Western coltsfoot inflorescence - photo near the place I took the clump for propagation.

This unknown type of currant was growing in the path on our north valley. I'm hoping it is a native pink currant but I have no way to know, now that I"ve planted all these nursery bought ribes. Dang! There is a native grass growing in it which I just left there - it's Bromus carinatus, a common brome here.

Asarum caudatum, wild ginger. I'm glad I've resisted bringing in ginger from elsewhere. I hope I can use these in many areas - if the deer will leave them alone. Propagation effort begins when I can collect seeds! They have lovely leaves.

I added a label, wetland habitat - so related posts can be more easily viewed in the future. I hope!


ryan said…
A nice little group of plants. I really like a lot of the native seep plants lately. I had the yellow seep monkey flower for a while, but it faded away, while the Mimulus cardinalis has done really well for me. I don't know if there's any of it in your area, but it's a really nice one.
Anonymous said…
I'm a little confused by the inclusion of naked buckwheat and five spot. I wouldn't consider either of those to be wetland plants. Did I miss something about them?

Cyperus eragrostis is one of my more persistent weeds. I kill it on sight. I kill it partly because it's the ugliest sedge I've ever seen but also partly because it's believed to be allelopathic.
Country Mouse said…
The naked buckwheat grows natively close to the other plants, just upslope a little so I consider it riparian around here or in proximity to riparian. The five spot just needed a spot. The currant is also not wetland. Basically I had a set of plants that needed more water and more shade than is generally available in my garden, and some orphans that just needed to go either in the ground or in the compost! My interest is in how each plant grows in a garden bed, with me it's all a bit experimental and haphazard right now! I take your warning seriously about that sedge. I may just yank them. I don't want something that is going to crowd out everything else in sight - but all wetland plants seem to have that reputation. Here it is not a weed because we are on a dry ridge. Mim. cardinals is reputed to grow in our county, but I haven't seen any. I'll keep my eyes open though!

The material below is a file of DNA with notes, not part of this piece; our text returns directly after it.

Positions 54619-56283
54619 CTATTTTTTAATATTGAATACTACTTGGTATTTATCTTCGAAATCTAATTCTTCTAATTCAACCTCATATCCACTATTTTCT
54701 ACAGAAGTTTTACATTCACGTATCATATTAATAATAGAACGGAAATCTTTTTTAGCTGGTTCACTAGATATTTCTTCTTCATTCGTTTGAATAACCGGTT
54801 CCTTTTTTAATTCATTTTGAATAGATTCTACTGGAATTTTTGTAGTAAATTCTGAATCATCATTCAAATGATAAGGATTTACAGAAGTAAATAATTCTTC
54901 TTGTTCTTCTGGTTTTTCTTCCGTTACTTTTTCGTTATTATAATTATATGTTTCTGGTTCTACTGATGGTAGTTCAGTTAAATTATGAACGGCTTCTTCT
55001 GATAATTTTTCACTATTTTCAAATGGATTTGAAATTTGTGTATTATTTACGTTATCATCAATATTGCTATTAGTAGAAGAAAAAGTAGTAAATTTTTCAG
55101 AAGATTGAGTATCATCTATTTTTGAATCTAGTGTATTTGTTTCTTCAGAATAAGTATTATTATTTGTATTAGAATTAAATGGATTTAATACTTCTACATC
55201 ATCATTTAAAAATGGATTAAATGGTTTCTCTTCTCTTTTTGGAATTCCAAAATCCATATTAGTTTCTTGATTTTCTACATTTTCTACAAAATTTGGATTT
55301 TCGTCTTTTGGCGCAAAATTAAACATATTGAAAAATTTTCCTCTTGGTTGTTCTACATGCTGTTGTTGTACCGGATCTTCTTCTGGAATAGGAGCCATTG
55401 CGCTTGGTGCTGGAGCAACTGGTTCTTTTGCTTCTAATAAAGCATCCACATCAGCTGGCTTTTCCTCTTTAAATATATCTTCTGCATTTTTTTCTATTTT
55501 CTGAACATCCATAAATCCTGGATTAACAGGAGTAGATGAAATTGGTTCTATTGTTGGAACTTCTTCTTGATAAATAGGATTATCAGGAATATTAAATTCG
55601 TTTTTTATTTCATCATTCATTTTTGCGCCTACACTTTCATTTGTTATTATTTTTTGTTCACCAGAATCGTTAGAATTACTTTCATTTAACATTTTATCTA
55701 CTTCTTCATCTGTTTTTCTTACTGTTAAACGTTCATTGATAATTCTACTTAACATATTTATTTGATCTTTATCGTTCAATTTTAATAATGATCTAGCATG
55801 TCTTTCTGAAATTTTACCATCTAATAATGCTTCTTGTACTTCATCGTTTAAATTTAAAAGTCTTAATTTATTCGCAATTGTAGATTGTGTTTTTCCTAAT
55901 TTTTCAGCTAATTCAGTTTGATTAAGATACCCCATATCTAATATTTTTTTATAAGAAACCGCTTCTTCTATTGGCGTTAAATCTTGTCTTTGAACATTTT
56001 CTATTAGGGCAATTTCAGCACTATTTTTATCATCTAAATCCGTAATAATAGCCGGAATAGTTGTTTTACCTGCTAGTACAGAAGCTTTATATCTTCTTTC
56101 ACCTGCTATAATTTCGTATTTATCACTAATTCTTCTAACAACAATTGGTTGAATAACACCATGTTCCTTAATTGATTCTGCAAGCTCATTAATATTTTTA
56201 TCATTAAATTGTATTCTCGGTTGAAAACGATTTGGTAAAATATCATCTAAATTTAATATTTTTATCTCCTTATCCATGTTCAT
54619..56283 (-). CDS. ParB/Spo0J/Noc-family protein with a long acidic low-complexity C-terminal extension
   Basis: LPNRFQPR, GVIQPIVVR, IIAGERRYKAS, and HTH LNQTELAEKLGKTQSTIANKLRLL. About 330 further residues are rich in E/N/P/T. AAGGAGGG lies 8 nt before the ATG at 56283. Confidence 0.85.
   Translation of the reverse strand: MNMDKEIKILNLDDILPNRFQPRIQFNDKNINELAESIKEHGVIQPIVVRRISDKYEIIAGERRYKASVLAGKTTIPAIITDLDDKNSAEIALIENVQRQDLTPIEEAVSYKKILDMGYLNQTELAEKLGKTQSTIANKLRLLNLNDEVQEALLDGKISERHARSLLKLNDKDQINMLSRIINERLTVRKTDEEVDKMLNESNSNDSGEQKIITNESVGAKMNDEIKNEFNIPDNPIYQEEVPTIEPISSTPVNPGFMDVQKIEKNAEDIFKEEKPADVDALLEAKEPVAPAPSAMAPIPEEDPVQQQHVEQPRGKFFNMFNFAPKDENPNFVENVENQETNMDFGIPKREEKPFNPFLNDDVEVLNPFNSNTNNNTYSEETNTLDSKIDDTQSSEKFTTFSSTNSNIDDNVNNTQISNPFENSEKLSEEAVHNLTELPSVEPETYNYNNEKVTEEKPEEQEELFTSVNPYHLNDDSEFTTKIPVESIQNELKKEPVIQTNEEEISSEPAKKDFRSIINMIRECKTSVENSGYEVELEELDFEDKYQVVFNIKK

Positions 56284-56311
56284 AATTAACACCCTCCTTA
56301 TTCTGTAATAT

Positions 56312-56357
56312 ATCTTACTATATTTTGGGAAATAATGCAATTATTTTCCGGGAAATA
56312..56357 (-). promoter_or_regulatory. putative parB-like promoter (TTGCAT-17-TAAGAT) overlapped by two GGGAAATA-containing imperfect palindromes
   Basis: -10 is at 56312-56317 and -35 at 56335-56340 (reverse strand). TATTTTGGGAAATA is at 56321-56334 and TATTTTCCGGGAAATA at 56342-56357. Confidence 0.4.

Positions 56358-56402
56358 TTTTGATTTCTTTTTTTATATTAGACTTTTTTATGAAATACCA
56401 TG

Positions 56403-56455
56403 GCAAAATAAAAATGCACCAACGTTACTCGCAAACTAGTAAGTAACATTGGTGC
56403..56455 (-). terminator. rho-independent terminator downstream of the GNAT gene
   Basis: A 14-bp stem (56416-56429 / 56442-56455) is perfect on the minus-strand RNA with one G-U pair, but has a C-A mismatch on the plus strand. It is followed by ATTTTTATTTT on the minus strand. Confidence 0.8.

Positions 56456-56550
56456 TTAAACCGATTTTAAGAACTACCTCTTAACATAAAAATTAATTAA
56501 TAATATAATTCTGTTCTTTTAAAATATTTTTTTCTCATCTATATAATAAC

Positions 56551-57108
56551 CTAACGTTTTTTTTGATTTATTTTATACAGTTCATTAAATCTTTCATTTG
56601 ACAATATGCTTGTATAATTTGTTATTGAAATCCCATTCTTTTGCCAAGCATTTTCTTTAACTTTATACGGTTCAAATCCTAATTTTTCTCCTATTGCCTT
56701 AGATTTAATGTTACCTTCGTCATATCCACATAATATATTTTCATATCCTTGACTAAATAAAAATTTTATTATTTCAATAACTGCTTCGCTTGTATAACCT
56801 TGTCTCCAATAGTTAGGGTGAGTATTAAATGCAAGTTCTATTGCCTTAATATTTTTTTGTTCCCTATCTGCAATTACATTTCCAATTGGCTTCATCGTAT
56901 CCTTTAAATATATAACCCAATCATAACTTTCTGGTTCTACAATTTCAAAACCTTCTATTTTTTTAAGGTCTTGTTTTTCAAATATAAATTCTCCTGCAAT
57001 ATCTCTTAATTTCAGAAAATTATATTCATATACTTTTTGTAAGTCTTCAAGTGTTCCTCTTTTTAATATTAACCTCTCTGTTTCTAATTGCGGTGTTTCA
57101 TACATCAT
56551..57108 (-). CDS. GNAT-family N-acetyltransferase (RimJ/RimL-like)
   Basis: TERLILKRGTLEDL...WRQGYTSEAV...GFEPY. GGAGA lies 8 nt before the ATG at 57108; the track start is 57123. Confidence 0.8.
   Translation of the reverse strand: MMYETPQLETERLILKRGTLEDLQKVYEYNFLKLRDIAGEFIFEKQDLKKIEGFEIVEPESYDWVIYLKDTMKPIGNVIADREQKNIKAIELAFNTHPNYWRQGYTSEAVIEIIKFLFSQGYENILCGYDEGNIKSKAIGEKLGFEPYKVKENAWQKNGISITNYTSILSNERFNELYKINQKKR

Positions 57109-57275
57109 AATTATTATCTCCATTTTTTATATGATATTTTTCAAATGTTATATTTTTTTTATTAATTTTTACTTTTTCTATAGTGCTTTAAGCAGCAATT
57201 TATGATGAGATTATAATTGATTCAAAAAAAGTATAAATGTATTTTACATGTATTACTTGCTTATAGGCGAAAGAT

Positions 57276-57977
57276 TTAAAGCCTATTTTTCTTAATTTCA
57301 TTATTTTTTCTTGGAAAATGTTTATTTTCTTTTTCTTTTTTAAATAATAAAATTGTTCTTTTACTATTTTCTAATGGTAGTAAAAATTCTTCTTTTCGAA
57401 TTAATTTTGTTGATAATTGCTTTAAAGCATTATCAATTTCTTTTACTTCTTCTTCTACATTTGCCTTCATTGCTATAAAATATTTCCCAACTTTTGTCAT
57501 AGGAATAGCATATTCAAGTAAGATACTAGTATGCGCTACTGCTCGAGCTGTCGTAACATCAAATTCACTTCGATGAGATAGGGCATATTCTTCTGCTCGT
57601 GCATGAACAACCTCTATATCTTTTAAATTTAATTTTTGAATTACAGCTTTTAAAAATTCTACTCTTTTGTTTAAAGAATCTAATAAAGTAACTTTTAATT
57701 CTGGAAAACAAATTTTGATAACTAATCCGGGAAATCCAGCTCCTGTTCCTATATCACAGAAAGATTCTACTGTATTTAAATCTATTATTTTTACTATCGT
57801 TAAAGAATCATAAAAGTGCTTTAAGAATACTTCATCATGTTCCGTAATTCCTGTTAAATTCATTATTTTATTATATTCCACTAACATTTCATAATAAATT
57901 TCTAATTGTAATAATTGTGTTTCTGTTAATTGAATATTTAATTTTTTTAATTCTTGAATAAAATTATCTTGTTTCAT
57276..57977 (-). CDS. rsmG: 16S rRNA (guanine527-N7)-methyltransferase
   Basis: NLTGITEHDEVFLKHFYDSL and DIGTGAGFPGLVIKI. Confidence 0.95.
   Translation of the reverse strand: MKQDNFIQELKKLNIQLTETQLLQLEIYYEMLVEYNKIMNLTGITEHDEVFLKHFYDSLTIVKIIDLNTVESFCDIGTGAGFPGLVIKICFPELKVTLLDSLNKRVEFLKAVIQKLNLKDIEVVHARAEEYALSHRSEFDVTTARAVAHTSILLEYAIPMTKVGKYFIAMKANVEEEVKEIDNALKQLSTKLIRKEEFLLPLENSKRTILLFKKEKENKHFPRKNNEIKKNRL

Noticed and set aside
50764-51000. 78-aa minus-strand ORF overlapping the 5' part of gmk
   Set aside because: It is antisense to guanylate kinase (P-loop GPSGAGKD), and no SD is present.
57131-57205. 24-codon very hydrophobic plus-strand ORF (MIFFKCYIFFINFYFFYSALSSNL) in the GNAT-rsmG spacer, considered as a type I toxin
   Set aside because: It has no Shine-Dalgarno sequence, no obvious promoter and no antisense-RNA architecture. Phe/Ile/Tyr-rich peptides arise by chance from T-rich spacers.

James said…
I like your primordial garden with the ferns and horsetails. It should be fun to watch what the plants do. I have parts of the garden that look "nice" but I'm probably more interested in the castoff corners that are the little laboratories where cool plants get to do good things. Good luck with taming the potential invasives. We need more brave people like to you see if these plants are really problematic.
Brent said…
I consider that horsetail plant a pest here in Southern California. Not only is it poorly cared for (think sheared) but the neighbors are often surprised to find it growing up in their yard once it escapes its confinement.
Country Mouse said…
Primordial garden - I like that! - yes, I'm more of the laboratory mouse myself. My one ace card is that it is natively dry here so I don't think these nasty invasives can spread beyond their artificial water source - at least that's my poker hand and I'm hoping it works out. We shall see anyway - it's a start. Thanks for coming by.